Re: Kokyu explanation
Giving mystical connotation to kokyu does nothing but confuse so the above explanations are excellent. For me, kokyu training is just getting your breathing in rhythm with your movement and the purpose is for martial movement. Swimmers, runners, and others all do it -- they train it a little, but after awhile it all becomes natural. The mistake would be for them to overly concentrate on it and give it mystical connotations. Imagine, if you would, if Lance Armstrong attributed his success to ‘over'-training his breathing. Many cyclists might suddenly start overdoing it -- though it was not the true secret (which of course would be to cycle a lot everyday).
The purpose of kokyu exercises is the get your breathing to match your physical movement. Once co-ordinated, your flow of power becomes more efficient. The obvious thing now is to add speed and power to that equation -- not just to concentrate forever on breathing co-ordination. Accordingly, I believe it to be a mistake to overly concentrate on kokyu, to the expense of speed and power training exercises. Once the breathing is in order, it is in order, and you can forget about it. You can't train it more than that. Instead you train to maintain it. I think that the mystique leads people to search for what is not there. For example, many of the points talked about above, all of which are good, would probably best be called something else, i.e., not kokyu. Lacking a name, it falls under kokyu. But kokyu is not a technique, rather it is movement-breathing co-ordination. The above explanations are technical.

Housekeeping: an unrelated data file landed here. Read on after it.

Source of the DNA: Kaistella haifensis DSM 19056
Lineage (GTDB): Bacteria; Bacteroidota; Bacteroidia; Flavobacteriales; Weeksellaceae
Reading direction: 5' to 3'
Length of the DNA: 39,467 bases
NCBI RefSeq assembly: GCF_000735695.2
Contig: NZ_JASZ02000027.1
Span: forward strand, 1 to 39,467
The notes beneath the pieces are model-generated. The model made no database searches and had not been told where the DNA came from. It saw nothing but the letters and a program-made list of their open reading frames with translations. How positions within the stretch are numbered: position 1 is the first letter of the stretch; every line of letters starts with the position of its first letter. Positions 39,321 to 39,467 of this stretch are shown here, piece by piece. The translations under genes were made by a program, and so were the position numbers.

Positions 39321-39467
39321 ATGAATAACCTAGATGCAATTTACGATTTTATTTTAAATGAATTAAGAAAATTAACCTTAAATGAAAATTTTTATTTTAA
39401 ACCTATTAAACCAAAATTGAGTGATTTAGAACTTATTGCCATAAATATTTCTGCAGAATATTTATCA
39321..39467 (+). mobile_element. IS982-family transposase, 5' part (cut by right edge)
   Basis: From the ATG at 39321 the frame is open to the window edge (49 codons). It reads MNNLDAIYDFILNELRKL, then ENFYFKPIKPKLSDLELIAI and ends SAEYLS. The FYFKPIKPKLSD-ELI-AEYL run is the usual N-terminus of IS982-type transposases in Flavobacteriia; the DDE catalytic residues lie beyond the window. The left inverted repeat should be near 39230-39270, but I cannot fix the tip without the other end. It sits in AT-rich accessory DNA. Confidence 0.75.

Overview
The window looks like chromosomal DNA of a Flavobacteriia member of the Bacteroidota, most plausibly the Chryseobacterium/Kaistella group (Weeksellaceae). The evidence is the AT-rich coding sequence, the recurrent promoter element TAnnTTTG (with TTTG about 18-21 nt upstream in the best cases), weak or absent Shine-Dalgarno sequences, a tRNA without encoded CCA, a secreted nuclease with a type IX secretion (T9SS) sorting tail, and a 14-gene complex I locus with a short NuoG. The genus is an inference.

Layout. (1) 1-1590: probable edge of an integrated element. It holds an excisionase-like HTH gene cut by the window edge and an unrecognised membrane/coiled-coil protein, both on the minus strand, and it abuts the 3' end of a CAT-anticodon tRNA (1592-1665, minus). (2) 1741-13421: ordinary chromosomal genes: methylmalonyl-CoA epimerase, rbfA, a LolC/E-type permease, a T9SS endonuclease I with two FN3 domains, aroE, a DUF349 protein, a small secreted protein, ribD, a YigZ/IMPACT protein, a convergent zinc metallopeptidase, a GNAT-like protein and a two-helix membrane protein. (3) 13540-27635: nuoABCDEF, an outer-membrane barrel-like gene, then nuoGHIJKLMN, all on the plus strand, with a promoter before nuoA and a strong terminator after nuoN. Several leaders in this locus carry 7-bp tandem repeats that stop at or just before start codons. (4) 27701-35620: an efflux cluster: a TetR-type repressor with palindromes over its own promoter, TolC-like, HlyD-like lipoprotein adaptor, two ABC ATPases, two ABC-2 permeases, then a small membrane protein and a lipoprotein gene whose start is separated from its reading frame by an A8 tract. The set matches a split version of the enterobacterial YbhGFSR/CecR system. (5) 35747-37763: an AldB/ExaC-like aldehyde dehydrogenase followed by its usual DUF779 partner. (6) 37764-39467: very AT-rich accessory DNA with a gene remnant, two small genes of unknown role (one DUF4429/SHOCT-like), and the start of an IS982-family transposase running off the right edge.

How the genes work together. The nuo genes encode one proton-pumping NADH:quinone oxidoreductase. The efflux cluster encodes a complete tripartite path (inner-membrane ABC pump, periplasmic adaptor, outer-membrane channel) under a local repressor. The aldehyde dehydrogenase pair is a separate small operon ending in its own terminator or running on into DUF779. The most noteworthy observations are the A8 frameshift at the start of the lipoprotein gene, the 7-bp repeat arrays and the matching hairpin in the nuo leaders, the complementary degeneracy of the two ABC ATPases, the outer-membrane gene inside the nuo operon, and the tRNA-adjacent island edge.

What you can do is work on your power and also work on getting that power transmitted efficiently to uke -- once you have your breathing sorted. Kokyu is part of that, but is not all of it. I love to train in kokyu exercises and feel I get a lot from them that I can put into my technique; my advice is to try to put it into the techniques so that kokyu and technique merge, thus kokyu is there all the time because you are breathing in rhythm with the movement. So, I am saying that more emphasis needs to be placed on taking what you learn in kokyu and putting it in your techniques (rather than concentrating on kokyu and just hoping something might one day just happen out of the blue).
An unfit overweight beginner who concentrates on kokyu will get nowhere fast. S/he needs to get fit and healthy, stronger, and then work on getting their breathing sorted out. Sure, they can do kokyu stuff from day one but the result is they may fall for the mystique that attaches itself to martial movement. Send them on five mile daily runs for six months first.
Another mystery of kokyu is that people believe it to be the source of how the small and weak can overcome the big and strong. Not quite so; the small, strong, and co-ordinated can overcome the big, strong, and uncoordinated. Think about it.
I say the above not as a teacher, but rather as a frustrated student who has constantly been misled by many high-ranking misinformants whom I no longer trust as sources. I welcome the above ideas in posts above.
Last edited by Rupert Atkinson : 10-19-2005 at 10:01 PM.